Today I sent THE HEALER'S HEART off to my Tyndale editor, and I only let my cursor hover over the "Send" button . . . for ten minutes or so. After opening the attached document about 3 times to check that the formatting hadn't mysteriously morphed into Klingon in Wingding font. Seriously, I think about these things. Because, for an author, submitting a completed manuscript to your editor (especially for the first time) is a LOT like sending your child off to school. Packing his lunch, choosing his clothes, double-knotting his laces, and spitting on a Kleenex to wipe his face one last time--oh c'mon, we've all done that! But really, a completed manuscript feels like precious cargo after you've molded the characters, "listened" to them talk, struggled over theme, lost sleep, thrilled to flashes of brilliant insight and survived (so many) moments of doubt. Months and months of work, from the seed of an idea to a completed work weighing in at some 277 pages or 80-plus thousand words . . . and 4 1/2 pounds of paper . . . it's a wonder I don't have stretch marks!
Before I was published, we would send my manuscripts out to requesting editors via "snail mail." Which meant I'd run off copies at home (burned up 3 printers!) and send them to my agent, along with my biography sheets and author headshots. She would then re-package them into gorgeous burgundy boxes with her agency logo, add a stellar cover letter . . . and mail them out to editors. I once sent NINE manuscripts to her in one box . . . like 45 pounds or so of pages. I had a closet full of specially purchased manuscript boxes, rolls and rolls of strapping tape, sheets of shipping labels, yards of bubble wrap . . . and huge postage expenses write off on my taxes. In comparison with today's "cyber-send," I guess it was harder to physically hand over a manuscript box to the post office or UPS guys. Especially when they laughed at me for kissing it goodbye. Hey, you had to be there to understand. And I'm far more mature and professional now.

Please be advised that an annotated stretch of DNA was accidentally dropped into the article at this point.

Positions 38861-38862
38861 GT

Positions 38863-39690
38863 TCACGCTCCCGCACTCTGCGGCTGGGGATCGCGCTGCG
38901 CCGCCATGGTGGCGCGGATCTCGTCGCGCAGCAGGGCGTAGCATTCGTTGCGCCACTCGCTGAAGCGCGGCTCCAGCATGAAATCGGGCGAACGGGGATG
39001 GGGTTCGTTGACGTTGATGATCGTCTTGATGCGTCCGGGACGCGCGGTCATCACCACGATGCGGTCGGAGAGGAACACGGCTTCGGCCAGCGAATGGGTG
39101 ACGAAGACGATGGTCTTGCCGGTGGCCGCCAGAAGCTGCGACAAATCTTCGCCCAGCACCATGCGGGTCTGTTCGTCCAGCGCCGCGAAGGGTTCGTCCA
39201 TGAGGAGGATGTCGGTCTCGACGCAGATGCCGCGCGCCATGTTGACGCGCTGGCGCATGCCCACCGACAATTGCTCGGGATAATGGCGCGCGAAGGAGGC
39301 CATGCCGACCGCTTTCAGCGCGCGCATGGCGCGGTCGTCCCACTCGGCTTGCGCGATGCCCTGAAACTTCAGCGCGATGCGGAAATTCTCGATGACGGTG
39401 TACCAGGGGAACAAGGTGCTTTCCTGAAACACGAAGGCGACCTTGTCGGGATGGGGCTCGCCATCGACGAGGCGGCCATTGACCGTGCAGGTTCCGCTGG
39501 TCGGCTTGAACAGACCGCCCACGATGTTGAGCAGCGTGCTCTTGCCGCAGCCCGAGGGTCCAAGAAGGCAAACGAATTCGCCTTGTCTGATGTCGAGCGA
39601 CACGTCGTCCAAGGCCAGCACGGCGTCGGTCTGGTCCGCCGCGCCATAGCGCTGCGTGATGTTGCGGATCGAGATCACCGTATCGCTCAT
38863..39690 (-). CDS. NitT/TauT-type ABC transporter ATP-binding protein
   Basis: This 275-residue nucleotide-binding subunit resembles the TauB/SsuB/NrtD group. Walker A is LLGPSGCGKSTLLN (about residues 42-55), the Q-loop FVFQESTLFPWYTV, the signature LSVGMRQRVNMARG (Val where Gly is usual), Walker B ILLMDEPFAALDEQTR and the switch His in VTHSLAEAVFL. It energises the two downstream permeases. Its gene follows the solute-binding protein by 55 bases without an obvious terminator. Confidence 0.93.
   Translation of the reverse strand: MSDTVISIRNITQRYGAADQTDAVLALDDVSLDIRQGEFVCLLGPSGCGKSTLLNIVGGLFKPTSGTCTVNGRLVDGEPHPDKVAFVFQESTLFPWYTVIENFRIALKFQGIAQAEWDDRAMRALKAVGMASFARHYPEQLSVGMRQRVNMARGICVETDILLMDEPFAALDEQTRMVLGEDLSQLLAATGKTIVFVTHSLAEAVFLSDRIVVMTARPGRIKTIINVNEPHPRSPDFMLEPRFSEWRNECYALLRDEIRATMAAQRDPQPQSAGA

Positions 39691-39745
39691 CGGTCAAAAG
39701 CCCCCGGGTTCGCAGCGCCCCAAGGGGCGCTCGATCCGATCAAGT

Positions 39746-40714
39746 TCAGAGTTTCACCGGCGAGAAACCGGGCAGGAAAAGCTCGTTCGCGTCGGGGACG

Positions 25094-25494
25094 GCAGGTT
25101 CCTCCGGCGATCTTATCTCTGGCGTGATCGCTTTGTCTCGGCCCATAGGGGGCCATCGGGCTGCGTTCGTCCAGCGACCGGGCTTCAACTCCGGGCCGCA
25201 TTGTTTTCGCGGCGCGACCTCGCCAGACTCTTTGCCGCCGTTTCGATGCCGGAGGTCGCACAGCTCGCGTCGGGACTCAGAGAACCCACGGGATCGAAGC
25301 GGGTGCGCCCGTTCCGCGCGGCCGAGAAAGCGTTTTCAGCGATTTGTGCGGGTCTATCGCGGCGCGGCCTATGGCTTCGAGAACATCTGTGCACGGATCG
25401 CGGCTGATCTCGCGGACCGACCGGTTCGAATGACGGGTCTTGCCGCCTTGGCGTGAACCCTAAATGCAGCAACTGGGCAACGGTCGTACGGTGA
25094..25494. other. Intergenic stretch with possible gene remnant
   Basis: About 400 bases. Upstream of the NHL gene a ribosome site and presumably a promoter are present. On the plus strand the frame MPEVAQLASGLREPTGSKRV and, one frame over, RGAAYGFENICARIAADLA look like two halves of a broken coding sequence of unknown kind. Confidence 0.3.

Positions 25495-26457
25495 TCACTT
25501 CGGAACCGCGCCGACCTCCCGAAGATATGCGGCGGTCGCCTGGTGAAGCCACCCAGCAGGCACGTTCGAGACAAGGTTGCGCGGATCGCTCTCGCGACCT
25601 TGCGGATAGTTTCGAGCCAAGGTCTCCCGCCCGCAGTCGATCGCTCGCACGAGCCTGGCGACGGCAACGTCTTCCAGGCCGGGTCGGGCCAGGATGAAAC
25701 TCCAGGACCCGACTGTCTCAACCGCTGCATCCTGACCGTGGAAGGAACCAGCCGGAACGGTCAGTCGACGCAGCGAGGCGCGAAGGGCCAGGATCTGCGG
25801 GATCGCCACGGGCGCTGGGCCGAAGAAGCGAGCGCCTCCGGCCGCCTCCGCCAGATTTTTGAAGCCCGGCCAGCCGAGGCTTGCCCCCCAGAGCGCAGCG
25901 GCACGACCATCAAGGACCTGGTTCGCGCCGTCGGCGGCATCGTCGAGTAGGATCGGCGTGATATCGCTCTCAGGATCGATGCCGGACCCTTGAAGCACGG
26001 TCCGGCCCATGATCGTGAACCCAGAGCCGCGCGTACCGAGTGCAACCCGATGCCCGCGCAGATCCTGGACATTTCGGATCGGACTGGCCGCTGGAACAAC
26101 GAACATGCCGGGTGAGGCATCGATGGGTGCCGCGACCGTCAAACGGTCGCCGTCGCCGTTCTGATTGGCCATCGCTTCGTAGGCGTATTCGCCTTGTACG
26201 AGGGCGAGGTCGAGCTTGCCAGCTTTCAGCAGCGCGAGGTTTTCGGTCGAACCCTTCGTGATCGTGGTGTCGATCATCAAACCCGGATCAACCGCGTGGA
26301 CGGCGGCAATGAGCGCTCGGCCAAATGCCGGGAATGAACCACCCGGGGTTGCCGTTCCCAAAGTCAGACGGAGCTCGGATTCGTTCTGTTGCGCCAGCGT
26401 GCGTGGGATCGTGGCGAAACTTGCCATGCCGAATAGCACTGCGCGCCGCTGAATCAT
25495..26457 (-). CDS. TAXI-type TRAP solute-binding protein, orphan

So, today it was CLICK-SEND for my newest crew: Nurses Claire Avery, Erin Quinn, Sarah Burke, and Dr. Logan Caldwell . . . along with Smokey the cat, a few speckled chickens, 300,000 daffodils . . . and a mechanical bull. Pulse-pounding medical drama, heart-tugging romance, a few great chuckles . . . and a soul satisfying message of hope. Whirling through cyberspace. No burgundy box, no strapping tape, no bubble wrap.
Do you think Windex will remove the lipstick smudge from my computer monitor?